In the ever-evolving landscape of today’s music, where electronica and pop often hold sway, the call of unadulterated hard rock echoes loud and clear. Philadelphia’s RAT ROD is an embodiment of that call, a rock outfit whose roots draw nutrients from the rich soil of rock ‘n’ roll history. They stand shoulder to shoulder with the likes of AC/DC, Rose Tattoo, and Dirty Looks, reviving the robust echoes of hard rock with an unmistakable contemporary edge.
With their third studio album, ‘Four on the Floor,’ RAT ROD affirms their growth from their 2017 debut, ‘Do You Remember Rock and Roll.’ They persist in their commitment to straightforward, uncomplicated, 4/4 hard rock, a genre in which they’ve proven to be formidable torchbearers.
This ten-track journey is initiated by “Cars, Guitars, and Rock-n-Roll,” a lively number that serves as a personal testament of lead vocalist Mark McCarthy. The album’s topography offers varied landscapes – from the kinetic beats of “All or Nothing” to the adrenaline-inducing sequel of “Peacemaker (Ballad of Tombstone),” titled “Call Down the Thunder.”
In a recent conversation, McCarthy delved into the inspiration behind the album, the band’s creative process, and the evolution of their sound.
The title of the album, ‘Four on the Floor,’ pays homage to their musical forebears. McCarthy elucidated, “The bands we collectively admire, including AC/DC, The Angels, and Rose Tattoo, typically use a drumbeat referred to as ‘four on the floor’. Given our name, Rat Rod, there’s also an homage to our affinity with car culture as ‘four on the floor’ hints at a four-speed floor shift vehicle.”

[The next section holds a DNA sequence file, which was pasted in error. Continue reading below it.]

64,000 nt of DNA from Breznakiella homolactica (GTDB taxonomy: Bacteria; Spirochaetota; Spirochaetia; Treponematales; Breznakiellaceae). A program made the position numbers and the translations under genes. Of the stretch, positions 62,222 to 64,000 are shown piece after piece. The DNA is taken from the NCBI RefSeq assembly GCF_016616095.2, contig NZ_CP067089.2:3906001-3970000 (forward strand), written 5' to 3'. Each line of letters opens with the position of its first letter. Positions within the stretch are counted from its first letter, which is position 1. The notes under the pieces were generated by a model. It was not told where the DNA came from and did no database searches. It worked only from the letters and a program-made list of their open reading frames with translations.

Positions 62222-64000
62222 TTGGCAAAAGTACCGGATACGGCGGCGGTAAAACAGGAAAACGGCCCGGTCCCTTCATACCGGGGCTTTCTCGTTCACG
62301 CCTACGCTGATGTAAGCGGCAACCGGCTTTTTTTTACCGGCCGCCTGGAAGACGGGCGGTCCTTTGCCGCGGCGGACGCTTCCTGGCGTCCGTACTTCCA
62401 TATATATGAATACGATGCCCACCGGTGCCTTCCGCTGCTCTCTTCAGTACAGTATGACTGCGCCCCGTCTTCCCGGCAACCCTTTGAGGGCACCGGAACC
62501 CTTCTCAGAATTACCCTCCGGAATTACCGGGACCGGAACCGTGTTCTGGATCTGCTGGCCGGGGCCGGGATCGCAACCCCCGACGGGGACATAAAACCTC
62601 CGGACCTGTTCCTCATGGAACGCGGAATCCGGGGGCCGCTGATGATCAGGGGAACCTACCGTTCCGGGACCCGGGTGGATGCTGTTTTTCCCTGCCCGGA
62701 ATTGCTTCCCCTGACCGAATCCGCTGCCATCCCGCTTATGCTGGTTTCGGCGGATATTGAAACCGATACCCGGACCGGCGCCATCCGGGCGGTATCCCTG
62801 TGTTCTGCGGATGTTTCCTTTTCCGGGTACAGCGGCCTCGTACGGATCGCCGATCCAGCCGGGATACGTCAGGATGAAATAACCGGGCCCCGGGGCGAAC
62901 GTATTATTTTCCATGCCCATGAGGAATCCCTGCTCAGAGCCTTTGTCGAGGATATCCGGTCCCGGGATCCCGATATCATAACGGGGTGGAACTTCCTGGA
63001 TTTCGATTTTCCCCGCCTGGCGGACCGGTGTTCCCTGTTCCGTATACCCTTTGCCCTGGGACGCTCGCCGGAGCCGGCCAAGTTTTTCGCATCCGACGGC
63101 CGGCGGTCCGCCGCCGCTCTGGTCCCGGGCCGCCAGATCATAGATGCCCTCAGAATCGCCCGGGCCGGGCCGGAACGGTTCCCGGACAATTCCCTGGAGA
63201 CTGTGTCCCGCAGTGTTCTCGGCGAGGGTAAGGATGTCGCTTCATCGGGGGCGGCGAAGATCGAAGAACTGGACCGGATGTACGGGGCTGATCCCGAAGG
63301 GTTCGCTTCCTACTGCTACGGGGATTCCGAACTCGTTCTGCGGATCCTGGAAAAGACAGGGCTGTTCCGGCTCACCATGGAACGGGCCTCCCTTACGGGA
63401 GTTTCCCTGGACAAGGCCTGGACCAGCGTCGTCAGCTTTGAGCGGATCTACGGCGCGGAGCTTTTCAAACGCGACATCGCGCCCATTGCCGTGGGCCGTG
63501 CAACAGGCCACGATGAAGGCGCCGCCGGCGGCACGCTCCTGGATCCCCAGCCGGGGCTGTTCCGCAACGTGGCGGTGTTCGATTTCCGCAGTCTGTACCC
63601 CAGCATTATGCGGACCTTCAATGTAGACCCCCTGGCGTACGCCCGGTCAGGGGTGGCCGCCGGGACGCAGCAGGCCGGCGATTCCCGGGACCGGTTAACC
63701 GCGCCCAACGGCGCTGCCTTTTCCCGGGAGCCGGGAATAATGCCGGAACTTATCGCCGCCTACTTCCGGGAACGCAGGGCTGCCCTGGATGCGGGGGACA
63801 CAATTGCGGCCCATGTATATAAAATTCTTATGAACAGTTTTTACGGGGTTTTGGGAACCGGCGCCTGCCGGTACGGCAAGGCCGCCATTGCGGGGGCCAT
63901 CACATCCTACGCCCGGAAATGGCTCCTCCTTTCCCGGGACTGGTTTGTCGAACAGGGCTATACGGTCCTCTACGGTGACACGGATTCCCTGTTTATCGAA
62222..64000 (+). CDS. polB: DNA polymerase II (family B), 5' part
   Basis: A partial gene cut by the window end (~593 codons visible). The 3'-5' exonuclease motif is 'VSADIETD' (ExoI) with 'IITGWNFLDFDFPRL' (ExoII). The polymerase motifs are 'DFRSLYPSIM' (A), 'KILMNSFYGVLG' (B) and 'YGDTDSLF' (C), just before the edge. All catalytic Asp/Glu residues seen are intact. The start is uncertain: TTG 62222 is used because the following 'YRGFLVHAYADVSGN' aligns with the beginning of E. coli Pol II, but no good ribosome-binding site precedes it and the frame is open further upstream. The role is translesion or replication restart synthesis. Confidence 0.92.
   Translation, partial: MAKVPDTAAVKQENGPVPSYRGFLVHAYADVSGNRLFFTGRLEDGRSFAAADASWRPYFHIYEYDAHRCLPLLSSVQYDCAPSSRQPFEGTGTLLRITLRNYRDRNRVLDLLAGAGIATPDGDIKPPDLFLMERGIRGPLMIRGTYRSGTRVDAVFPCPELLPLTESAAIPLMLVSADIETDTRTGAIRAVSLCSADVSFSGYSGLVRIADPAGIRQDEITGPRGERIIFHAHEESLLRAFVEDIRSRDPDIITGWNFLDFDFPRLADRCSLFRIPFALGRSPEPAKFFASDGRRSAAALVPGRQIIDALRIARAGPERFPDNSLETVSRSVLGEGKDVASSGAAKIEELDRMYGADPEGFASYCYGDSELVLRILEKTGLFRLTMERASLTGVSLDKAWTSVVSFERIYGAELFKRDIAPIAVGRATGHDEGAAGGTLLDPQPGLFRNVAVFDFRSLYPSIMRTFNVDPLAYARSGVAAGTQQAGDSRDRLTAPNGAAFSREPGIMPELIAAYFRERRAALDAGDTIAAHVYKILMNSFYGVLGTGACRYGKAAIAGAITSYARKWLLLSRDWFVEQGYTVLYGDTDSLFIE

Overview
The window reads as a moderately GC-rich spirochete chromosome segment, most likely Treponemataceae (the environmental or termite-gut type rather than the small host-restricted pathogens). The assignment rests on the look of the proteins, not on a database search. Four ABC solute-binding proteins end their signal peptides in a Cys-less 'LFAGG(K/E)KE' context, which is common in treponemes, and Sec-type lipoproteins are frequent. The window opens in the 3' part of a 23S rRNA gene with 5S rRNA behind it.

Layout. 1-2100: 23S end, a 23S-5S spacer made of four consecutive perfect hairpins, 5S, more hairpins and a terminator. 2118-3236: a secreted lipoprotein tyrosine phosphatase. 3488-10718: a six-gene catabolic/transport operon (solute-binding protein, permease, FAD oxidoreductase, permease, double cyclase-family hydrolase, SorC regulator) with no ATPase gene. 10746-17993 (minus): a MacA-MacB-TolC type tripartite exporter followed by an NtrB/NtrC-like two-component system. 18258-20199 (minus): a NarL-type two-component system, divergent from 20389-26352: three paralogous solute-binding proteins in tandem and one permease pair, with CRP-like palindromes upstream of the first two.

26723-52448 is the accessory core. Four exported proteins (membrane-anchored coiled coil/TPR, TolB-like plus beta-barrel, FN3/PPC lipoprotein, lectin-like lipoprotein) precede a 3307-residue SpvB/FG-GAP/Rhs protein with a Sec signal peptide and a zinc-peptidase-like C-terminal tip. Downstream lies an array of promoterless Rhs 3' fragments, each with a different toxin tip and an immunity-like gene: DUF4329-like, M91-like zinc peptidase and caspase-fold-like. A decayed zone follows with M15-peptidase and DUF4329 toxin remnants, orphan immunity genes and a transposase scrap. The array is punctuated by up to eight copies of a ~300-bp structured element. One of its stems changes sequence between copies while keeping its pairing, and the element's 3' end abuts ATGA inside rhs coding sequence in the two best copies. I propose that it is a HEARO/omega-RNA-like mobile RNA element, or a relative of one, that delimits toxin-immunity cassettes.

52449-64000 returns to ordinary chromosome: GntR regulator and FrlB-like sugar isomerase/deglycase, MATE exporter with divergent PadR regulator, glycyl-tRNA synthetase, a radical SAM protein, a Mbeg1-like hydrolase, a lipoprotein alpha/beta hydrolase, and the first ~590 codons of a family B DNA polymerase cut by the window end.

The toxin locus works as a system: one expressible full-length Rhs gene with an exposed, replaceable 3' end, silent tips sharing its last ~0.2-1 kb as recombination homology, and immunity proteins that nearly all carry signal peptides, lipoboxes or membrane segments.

Discussing the creative procedure behind ‘Four on the Floor,’ McCarthy provided a fascinating window into the meticulous creation process of RAT ROD. As he described, “The recording process always begins the same way. I start by taking riff ideas that either Brice, Mike or I have and making basic demos of the song ideas that I, and often time Brice and I put together.” This intricate method of collective work is integral to the band’s identity, as McCarthy further elucidated, “When we collectively are ready, we will begin playing the songs together, further refining each of our individual parts. This is where the songs become Rat Rod songs.”
For the recording phase of the album, McCarthy conveyed a vivid picture of the band’s relentless efforts to capture the energetic core of their sound. “We travelled to his studio, Studio E in Westminster Maryland where we set up shop. We went down with sixteen songs to record with the intention of capturing basic drum tracks as the focus. As it turned out we got all sixteen basic tracks completed with not only good drum takes but most of the bass and guitars that you hear on the album completed in about twelve hours!” The impressive efficiency of this marathon recording session, according to McCarthy, stemmed from the detailed groundwork laid by the band. “I attribute that to all of the preparation that We all put into this.”
The creation process of ‘Four on the Floor’ was far from over after the band left Maryland. As McCarthy explains, “Once back in Jersey we spent the next few months recording all the overdubs and fixing any mistakes we may have made in Maryland. Once everything was recorded, we mixed the record at Rhawn Street Studios in Philly with Lance Walter.” This exhaustive commitment to perfecting their craft encapsulates the ethos of RAT ROD, a band that leaves no stone unturned in delivering high-octane, raw, and authentic hard rock to their listeners.
‘Four on the Floor’ showcases a departure from the band’s previous albums. McCarthy stated, “This record sounds substantially more superior than our earlier work! The dynamics of all the instruments are much broader, and there’s a distinct liveliness to Harry’s drumming. We experimented a bit more with vocal harmony and LJ was given the opportunity to be more innovative on his bass guitar.”
The track “Cars, Guitars, and Rock-n-Roll” holds special resonance for McCarthy. “When introducing myself to strangers, I often say that I’m all about cars and guitars. The ‘rock n roll’ addition completes the picture. Given this title, Mike does what he excels at, translating thoughts to paper and concocting the right lyrical concoction.”